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29 August, 2016

Committee Reaches No Decision on Ending Unlimited Liability for Nuclear Damage

On August 23, an interim report was released by the Special Committee on the Nuclear Damage Compensation System under the Japan Atomic Energy Commission (JAEC) released, referring to the possibility of increasing the amount of the government's portion of compensation for nuclear damage, the total of which is currently limited to JPY120 billion (USD1.2 billion at USD1 = JPY100).

At the same time, the special committee did not yet conclude whether to end Japan’s so-called “unlimited liability system” for nuclear damage, whereby a power utility that causes a nuclear accident faces unlimited liability on the damage amount. Thus, it remains unclear how the national government and power utilities should share responsibility for that.

Under the Atomic Energy Damage Compensation Law, any power utility operating a nuclear power plant must conclude indemnity agreements with the government and private-sector insurance firms to secure JPY120 billion in funds for compensation. The interim report clearly indicates that an increase in that amount ought to be considered.

The Japanese government has incrementally boosted that amount over time: from JPY5 billion when the Atomic Energy Damage Compensation Law took effect in 1962, to JPY120 billion in 2010. In the March 2011 accident at the Fukushima Daiichi Nuclear Power Plants, owned by the Tokyo Electric Power Co. (TEPCO), damages soared to more than 50 times that amount—above JPY6 trillion (USD60 billion)—and the JPY120 billion that TEPCO received in insurance compensation immediately afterwards was a drop in the bucket compared with what was needed.

To get around that situation, the government established the Nuclear Damage Liability Facilitation Fund (NDF) in 2011—now renamed the Nuclear Damage Compensation and Decommissioning Facilitation Corporation (NDF)—and has been pursuing a new mechanism whereby other major power utilities in the country, including the Kansai Electric Power Co. and the Chubu Electric Power Co. would have to share the burden of compensation with TEPCO.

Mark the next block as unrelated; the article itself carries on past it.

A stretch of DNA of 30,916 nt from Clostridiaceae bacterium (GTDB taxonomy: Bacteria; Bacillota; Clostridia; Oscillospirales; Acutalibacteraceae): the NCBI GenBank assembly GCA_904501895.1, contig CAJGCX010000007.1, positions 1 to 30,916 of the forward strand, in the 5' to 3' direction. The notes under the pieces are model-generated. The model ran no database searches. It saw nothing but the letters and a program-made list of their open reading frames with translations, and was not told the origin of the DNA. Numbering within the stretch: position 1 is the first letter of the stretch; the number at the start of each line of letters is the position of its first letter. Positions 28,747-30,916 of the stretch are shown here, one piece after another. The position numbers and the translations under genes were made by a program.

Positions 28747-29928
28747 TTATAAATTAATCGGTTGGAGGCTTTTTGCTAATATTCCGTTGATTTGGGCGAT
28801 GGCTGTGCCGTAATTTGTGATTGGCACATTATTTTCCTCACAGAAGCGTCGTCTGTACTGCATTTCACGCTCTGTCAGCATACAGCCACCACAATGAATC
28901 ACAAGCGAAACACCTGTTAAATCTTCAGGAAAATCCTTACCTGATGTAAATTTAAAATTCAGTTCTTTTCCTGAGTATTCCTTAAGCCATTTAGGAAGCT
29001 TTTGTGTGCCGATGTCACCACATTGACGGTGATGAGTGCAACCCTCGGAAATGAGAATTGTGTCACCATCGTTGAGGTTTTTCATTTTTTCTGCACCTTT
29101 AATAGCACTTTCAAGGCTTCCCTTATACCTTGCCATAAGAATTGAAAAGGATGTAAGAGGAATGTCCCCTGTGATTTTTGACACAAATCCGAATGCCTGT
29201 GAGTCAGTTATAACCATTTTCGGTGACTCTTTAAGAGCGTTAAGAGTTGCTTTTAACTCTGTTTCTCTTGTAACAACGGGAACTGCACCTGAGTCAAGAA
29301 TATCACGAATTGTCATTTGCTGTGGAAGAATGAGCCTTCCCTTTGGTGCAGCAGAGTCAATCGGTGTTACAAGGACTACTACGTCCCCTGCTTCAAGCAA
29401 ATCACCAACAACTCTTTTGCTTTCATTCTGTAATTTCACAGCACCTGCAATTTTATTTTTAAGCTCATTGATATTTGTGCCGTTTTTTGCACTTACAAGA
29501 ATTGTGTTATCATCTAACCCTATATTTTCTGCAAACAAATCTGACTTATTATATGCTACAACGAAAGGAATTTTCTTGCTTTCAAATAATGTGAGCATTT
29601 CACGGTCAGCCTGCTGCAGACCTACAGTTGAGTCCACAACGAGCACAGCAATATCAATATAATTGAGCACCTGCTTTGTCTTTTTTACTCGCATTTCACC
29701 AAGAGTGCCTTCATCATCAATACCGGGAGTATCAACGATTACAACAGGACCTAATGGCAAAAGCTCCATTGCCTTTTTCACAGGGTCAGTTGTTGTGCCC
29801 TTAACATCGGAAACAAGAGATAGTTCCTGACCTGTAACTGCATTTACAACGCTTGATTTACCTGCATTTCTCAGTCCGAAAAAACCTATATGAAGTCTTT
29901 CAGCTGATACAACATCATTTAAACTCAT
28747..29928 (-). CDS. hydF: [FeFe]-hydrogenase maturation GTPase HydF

The special committee was formed in May 2015, including university professors and lawyers, to design a system designating what entity would be liable, and for how much, if another major accident occurs. The recently released report does not mention how much the increase beyond JPY120 billion would be, however.

To speed up advanced payments of compensation by the government—implemented as an emergency measure after the Fukushima Daiichi accident—the report specifies the need to pass a general law in place beforehand. It also says that the system should include means whereby claims for compensation are not barred by statutes of limitations.

As for the question of whether power utilities causing an accident should face unlimited liability—as the situation stands now—or limited liability, the committee members remain divided.

One of the members, Executive Director Yuka Matayoshi of the securities company, Mitsubishi UFJ Morgan Stanley, made two points: (a) if maximum liability were to be limited on the order of tens of trillions of yen (i.e., hundreds of billions of dollars), it would be virtually the same as unlimited liability; and (b) even with unlimited liability, the portion to be paid by a power utility would effectively be limited if the government bore a certain amount of the compensation burden through insurance and the like.

She then urged that the discussion move away from a binary opposition between limited and unlimited liability, and instead toward the topic of the “virtual sharing” of the liability.

Another special committee member, law professor Shigeru Takahashi of Hitotsubashi University, noted that there were too many variables in the assumptions: namely, from the business scale of the companies, to the nature of the accidents themselves. He stressed the importance of designing the system to be flexible in response to various incidents.

The special committee will next meet on September 8. In the context of desired relief procedures, it will discuss the arbitration measures necessary to reduce burdens on victims, including tolling statutes of limitations (i.e., pausing or delaying them), and honoring mediated settlements.

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